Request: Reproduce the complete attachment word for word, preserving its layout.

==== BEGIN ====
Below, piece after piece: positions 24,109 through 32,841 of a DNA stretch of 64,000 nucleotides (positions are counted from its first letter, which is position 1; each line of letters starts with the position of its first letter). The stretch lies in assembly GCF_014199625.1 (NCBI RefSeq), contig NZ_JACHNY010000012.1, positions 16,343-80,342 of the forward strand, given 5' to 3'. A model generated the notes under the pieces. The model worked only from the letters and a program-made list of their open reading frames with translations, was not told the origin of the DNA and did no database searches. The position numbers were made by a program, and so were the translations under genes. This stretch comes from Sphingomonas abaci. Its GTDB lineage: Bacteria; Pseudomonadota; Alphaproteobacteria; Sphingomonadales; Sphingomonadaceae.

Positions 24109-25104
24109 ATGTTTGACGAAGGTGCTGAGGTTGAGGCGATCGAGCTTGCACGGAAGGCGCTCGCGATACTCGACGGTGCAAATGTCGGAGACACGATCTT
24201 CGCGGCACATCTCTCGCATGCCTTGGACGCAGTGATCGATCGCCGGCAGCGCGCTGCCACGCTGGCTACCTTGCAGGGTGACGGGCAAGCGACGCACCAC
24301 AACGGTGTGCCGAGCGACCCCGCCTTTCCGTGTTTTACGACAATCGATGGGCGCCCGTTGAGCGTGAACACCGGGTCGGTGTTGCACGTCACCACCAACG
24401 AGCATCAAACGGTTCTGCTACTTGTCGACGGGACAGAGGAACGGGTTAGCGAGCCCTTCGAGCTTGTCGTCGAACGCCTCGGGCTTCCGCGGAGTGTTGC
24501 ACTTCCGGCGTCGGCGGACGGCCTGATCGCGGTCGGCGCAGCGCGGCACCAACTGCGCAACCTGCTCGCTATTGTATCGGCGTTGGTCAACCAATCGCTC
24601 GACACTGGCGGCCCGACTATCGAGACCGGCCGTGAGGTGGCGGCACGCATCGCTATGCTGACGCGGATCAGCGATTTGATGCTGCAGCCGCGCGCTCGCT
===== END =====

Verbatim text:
Below, piece after piece: positions 24,109 through 32,841 of a DNA stretch of 64,000 nucleotides (positions are counted from its first letter, which is position 1; each line of letters starts with the position of its first letter). The stretch lies in assembly GCF_014199625.1 (NCBI RefSeq), contig NZ_JACHNY010000012.1, positions 16,343-80,342 of the forward strand, given 5' to 3'. A model generated the notes under the pieces. The model worked only from the letters and a program-made list of their open reading frames with translations, was not told the origin of the DNA and did no database searches. The position numbers were made by a program, and so were the translations under genes. This stretch comes from Sphingomonas abaci. Its GTDB lineage: Bacteria; Pseudomonadota; Alphaproteobacteria; Sphingomonadales; Sphingomonadaceae.

Positions 24109-25104
24109 ATGTTTGACGAAGGTGCTGAGGTTGAGGCGATCGAGCTTGCACGGAAGGCGCTCGCGATACTCGACGGTGCAAATGTCGGAGACACGATCTT
24201 CGCGGCACATCTCTCGCATGCCTTGGACGCAGTGATCGATCGCCGGCAGCGCGCTGCCACGCTGGCTACCTTGCAGGGTGACGGGCAAGCGACGCACCAC
24301 AACGGTGTGCCGAGCGACCCCGCCTTTCCGTGTTTTACGACAATCGATGGGCGCCCGTTGAGCGTGAACACCGGGTCGGTGTTGCACGTCACCACCAACG
24401 AGCATCAAACGGTTCTGCTACTTGTCGACGGGACAGAGGAACGGGTTAGCGAGCCCTTCGAGCTTGTCGTCGAACGCCTCGGGCTTCCGCGGAGTGTTGC
24501 ACTTCCGGCGTCGGCGGACGGCCTGATCGCGGTCGGCGCAGCGCGGCACCAACTGCGCAACCTGCTCGCTATTGTATCGGCGTTGGTCAACCAATCGCTC
24601 GACACTGGCGGCCCGACTATCGAGACCGGCCGTGAGGTGGCGGCACGCATCGCTATGCTGACGCGGATCAGCGATTTGATGCTGCAGCCGCGCGCTCGCT